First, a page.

Lots to look forward to

Welcome back! The Spring term has begun – and with luck, by the end of it, it’ll actually start feeling and looking like Spring.

For some memories of nicer weather and a beautiful place (as well as a fascinating account of how contemporary art can trigger debate on all sorts of things), do have a read of a new blogpost on Birkbeck comments. It’s by BA History of Art student Patricia Yaker Ekall, who was one of two Birkbeck British Council Venice Fellows in 2019, allowing her to spend a month in Venice in September, working at the British Pavilion of the Venice Biennale. Patricia, in addition to being a student, is an active arts and style journalist – you can read more from her here.

And speaking of Europe… David Latchman, the Master of Birkbeck, wrote to all staff before the holidays (but after the election), and I thought I’d share part of his message with you: ‘the results of the election now firmly set the course for a Brexit which I know is a cause of concern across the College community. My message on this has always been clear but it is important to say it again. We are committed to welcoming and supporting staff and students from the European Union and across the globe. We are firmly committed to the breadth and scope of our international academic collaborations. I know you will join your voice to mine in making that message direct, heartfelt and real for our EU colleagues and our EU students.’ It is heartfelt and real: in History of Art we hugely value our EU colleagues and our many many EU students and look forward to remaining a department that nurtures these connections well into the future.

And now, because I know you’re all eager to know what’s coming up this term to keep you busy and stimulated, here are the events that have been announced so far for this term:

28 January, 5-5.50pm, Keynes Library: a session for all those interested in finding out more about the 2020 Department study trip to Vienna, which will take place 30 March – 3 April. Details will be emails to all BA, Graduate Certificate, PG Cert, Dip and MA students soon. (And for those with the Central European art and travel bug, a note that the Budapest trip, offered as part of the Cert HE, but open to all, still has places.)

3 February, 5pm, Keynes Library: the Murray Seminar in Medieval and Renaissance Art welcomes James Hall, who’ll be speaking on ‘Embattled Exclusivity: the Aesthetics and Politics of Michelangelo’s Attack on Flemish Painting’. There are further Murray Seminars coming up on 25 February and 16 March – more details in subsequent blogs.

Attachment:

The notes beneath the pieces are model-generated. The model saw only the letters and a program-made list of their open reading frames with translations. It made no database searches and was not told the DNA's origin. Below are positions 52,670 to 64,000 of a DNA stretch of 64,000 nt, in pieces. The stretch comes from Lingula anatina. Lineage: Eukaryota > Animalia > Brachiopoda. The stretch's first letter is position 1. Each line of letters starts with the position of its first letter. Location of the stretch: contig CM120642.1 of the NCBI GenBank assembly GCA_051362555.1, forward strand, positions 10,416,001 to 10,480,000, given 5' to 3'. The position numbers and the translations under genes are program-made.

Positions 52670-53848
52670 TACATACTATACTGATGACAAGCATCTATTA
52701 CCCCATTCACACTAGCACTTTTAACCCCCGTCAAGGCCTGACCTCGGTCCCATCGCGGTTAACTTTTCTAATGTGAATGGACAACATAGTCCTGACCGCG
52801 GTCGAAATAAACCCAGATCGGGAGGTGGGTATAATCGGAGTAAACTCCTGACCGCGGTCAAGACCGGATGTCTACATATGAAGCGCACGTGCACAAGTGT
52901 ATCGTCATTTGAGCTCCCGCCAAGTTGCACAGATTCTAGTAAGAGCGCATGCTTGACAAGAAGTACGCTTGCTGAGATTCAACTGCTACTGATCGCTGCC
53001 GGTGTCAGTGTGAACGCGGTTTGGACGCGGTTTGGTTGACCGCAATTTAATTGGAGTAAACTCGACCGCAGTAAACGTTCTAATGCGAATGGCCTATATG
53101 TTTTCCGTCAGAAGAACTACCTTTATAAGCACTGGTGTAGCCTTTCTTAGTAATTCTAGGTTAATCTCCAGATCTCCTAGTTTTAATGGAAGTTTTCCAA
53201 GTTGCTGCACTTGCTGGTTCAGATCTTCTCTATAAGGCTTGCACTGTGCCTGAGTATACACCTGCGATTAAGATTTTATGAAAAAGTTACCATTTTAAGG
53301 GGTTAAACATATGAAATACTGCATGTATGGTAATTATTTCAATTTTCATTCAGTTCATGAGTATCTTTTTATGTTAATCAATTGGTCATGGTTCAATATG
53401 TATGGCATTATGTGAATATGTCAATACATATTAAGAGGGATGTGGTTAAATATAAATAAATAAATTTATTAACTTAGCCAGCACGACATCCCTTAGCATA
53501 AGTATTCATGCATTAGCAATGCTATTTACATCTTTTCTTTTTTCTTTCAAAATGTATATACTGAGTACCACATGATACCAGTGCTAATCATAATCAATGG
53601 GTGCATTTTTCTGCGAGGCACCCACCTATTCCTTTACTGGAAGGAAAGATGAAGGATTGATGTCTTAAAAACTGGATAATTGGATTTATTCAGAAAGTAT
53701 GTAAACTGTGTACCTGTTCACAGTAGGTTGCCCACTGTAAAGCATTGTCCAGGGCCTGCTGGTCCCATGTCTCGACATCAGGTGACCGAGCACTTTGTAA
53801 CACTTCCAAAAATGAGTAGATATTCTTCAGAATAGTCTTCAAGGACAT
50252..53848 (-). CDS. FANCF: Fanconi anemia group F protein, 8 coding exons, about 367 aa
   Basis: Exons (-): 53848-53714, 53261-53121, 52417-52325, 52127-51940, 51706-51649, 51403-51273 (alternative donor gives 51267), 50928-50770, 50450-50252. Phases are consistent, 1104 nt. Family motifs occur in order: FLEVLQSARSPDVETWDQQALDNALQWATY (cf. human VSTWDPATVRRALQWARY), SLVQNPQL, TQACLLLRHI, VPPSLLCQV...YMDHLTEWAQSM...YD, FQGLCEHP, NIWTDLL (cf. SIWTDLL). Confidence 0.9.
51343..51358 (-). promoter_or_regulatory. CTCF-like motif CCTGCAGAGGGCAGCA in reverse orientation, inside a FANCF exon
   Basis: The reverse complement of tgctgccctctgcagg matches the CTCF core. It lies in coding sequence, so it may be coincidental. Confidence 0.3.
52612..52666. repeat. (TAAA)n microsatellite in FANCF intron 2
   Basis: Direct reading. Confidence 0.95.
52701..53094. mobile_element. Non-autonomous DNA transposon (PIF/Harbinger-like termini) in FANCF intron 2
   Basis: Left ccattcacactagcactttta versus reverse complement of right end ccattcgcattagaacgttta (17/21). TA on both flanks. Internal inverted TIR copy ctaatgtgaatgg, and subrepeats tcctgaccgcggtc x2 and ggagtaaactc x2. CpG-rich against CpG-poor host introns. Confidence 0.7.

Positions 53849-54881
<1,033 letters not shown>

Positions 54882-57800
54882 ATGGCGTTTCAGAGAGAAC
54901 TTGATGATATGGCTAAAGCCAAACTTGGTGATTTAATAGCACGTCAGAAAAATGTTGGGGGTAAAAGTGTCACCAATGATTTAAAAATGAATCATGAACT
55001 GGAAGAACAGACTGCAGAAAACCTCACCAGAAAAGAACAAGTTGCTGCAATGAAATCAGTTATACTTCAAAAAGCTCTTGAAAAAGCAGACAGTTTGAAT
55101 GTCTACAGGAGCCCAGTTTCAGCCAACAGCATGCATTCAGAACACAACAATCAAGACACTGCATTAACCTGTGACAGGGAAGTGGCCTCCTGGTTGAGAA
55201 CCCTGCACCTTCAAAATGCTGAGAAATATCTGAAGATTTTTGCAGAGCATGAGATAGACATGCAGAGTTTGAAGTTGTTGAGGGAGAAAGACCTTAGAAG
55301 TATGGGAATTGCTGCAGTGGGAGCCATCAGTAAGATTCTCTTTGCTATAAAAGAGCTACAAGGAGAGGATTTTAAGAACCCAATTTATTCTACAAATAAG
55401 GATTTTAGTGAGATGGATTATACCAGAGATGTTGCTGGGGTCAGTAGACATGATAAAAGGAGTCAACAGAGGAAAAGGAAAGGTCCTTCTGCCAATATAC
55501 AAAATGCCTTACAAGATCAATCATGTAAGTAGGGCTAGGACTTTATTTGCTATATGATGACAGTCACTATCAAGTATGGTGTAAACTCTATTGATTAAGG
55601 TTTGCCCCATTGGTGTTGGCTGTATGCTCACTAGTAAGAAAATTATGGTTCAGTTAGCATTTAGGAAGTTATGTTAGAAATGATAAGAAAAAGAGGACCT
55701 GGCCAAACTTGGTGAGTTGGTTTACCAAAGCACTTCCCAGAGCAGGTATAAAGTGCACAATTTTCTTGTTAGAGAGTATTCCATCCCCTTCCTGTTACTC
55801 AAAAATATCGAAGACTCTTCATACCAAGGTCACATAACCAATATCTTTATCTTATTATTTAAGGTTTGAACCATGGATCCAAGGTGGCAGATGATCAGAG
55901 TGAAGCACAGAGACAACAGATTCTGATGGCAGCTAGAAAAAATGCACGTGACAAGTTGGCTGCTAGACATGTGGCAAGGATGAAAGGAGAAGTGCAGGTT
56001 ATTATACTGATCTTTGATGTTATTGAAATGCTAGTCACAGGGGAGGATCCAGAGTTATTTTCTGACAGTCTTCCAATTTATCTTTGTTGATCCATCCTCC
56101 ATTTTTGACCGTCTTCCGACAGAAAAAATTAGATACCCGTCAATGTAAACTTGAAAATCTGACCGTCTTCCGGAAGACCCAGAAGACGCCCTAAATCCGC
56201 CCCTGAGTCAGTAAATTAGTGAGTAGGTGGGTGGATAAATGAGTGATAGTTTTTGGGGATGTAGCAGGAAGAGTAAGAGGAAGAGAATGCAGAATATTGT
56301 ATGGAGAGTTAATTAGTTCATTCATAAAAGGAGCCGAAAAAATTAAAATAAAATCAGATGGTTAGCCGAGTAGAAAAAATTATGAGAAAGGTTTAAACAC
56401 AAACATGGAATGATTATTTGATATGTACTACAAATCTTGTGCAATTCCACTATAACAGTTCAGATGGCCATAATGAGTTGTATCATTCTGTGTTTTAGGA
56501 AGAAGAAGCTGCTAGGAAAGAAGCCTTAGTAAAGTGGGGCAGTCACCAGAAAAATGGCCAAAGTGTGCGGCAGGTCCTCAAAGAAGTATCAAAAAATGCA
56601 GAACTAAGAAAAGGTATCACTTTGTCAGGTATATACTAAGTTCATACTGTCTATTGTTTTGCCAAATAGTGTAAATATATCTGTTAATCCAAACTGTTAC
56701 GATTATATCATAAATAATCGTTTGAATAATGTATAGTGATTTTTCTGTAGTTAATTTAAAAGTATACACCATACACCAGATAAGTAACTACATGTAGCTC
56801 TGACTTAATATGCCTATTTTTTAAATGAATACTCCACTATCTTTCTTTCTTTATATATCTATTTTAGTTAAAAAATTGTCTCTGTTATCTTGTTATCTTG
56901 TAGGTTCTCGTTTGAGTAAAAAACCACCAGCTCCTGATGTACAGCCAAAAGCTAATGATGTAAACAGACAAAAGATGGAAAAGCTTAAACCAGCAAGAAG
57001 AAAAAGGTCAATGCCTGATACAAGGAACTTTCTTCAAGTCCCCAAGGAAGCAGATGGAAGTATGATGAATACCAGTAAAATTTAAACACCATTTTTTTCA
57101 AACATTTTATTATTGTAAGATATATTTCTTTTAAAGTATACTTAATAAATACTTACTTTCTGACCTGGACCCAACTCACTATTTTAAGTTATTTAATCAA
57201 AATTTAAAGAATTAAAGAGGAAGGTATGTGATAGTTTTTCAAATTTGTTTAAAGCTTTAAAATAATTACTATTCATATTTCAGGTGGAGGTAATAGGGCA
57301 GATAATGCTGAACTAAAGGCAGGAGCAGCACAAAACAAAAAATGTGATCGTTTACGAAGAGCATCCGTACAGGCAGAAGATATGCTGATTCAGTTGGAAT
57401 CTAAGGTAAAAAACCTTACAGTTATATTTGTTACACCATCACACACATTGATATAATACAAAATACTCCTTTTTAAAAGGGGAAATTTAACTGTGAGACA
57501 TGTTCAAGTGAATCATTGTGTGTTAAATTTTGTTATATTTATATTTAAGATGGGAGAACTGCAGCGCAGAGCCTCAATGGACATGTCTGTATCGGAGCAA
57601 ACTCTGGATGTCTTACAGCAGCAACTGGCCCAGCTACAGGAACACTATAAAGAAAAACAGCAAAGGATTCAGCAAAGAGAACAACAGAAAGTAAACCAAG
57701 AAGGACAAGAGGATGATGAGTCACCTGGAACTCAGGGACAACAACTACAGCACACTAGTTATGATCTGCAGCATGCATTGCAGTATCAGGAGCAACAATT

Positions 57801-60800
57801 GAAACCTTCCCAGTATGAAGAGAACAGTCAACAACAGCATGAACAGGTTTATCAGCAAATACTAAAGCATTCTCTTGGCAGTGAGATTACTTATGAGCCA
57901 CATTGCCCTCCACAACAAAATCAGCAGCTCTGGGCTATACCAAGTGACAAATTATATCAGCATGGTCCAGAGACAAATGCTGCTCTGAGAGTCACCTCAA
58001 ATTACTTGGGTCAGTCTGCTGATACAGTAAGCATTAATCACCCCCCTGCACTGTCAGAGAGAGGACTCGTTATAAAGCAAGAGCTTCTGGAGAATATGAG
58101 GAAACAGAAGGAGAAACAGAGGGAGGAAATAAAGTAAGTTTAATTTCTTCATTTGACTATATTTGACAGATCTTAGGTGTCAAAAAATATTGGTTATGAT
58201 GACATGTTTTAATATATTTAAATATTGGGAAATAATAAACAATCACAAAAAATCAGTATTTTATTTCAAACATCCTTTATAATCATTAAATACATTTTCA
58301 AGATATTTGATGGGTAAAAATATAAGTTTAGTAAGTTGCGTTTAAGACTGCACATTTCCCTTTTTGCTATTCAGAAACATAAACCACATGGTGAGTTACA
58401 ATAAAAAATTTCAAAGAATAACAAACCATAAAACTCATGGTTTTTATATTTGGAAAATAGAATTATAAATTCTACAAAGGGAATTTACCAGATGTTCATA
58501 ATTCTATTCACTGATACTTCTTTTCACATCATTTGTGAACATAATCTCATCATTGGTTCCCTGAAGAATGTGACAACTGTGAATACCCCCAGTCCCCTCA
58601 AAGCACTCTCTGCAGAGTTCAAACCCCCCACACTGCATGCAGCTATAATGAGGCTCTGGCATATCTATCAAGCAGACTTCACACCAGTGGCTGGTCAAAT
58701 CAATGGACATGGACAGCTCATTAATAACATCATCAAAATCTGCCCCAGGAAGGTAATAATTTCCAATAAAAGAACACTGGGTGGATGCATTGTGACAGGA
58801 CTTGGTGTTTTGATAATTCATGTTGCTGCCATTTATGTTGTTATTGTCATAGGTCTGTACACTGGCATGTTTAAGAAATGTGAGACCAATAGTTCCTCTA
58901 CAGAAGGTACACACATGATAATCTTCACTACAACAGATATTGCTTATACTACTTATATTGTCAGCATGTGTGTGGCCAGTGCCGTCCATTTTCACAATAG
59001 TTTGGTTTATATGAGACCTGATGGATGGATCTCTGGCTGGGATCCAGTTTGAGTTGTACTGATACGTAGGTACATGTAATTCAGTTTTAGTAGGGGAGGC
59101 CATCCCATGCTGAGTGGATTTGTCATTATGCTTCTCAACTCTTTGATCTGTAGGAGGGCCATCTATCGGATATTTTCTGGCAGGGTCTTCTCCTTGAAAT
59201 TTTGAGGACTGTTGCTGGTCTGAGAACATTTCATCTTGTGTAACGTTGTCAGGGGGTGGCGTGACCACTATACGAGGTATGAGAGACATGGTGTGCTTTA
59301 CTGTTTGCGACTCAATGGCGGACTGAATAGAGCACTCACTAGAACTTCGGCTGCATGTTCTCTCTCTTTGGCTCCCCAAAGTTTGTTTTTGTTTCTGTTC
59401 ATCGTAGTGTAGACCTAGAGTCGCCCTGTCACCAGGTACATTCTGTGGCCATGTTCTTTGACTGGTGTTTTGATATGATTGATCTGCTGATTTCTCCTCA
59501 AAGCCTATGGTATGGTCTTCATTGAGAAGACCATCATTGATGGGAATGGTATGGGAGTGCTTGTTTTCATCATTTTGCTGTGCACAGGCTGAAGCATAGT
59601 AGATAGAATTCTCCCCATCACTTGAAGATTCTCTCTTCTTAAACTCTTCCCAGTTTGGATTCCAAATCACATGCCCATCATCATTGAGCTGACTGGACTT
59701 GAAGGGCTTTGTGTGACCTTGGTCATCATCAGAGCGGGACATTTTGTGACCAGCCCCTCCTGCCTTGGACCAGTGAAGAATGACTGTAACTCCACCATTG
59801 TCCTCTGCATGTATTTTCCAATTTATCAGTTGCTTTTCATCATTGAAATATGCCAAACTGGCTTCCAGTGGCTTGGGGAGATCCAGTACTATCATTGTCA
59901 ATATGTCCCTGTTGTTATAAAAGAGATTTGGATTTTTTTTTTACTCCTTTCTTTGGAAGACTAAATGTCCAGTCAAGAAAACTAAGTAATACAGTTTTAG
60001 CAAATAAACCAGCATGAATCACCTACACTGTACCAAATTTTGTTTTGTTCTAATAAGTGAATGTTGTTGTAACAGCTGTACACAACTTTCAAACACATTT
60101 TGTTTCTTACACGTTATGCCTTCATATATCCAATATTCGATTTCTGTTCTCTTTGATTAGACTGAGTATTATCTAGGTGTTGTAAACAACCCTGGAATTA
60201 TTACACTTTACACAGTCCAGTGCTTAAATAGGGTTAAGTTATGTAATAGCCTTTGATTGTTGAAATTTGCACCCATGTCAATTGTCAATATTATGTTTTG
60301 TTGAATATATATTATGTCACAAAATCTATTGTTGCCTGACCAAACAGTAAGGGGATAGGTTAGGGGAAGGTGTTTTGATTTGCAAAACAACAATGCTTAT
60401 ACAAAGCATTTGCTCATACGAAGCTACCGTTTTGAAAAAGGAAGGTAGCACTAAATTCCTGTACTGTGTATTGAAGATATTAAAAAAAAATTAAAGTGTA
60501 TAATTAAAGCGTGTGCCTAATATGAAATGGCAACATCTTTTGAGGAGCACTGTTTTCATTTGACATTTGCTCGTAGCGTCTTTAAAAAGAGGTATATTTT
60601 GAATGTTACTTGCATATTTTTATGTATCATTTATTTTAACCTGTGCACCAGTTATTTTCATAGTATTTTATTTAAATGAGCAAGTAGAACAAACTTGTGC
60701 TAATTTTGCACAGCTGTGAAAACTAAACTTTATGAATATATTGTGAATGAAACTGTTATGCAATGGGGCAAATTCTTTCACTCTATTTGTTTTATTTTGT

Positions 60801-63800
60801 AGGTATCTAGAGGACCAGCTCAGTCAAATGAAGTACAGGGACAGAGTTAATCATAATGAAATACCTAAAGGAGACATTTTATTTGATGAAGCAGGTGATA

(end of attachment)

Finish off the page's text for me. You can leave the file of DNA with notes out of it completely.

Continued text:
6 February, 6pm, Keynes: The Centre for Museum Cultures presents a joint talk by curator and researcher Bergit Arends and Louise Lawson, Conservation Manager for Time-Based Media at Tate. They’ll address the complex issue of ‘Time-based media in the museum: conserving and activating performance’.

7 February, 6pm, Keynes: The Architecture Space and Society Centre hosts its annual Thinker in Architecture lecture.  Emma Cheatle (University of Sheffield) will be speaking on ‘Feminist Ethnography and “writing-architecture-nearby”’.

18 & 20 February – the series of School of Arts Employability workshops continues, with really good sounding panels of alumni working in various sectors, including visual arts, museums, media, the creative industries, and the civil service. See here and here for details and booking links.

19 February, 6pm, Clore lecture theatre – 2020 marks 100 years since Birkbeck became part of the University of London. There’ll be a series of lectures marking anniversary, including this fascinating and timely one by the School of Arts’ Dame Marina Warner: The Map is not the Territory: Re-imagining Place, Reweaving Story

21 February, 9.30-6, Keynes library – The ASSC and two of our PhD students have organised a one-day symposium called Liminal London, exploring real and unreal spaces of London in the twentieth century.

26 February, 6pm, Keynes – The Eighteenth Century Research Group welcomes Geoff Quilley from the University of Sussex, who will be speaking about ‘The Economy of Human Life: Arthur William Devis’s Representations of 1790s India’.

6 March, 6.30pm, Keynes – Birkbeck’s Rome Lecture Series returns with a programme of lectures on Raphael in Rome, beginning with Philippa Jackson on ‘Raphael’s Death in 1520: Fact and Fiction’


Next up on this blog: a guest post by Prof Kate Retford, on her term with country houses.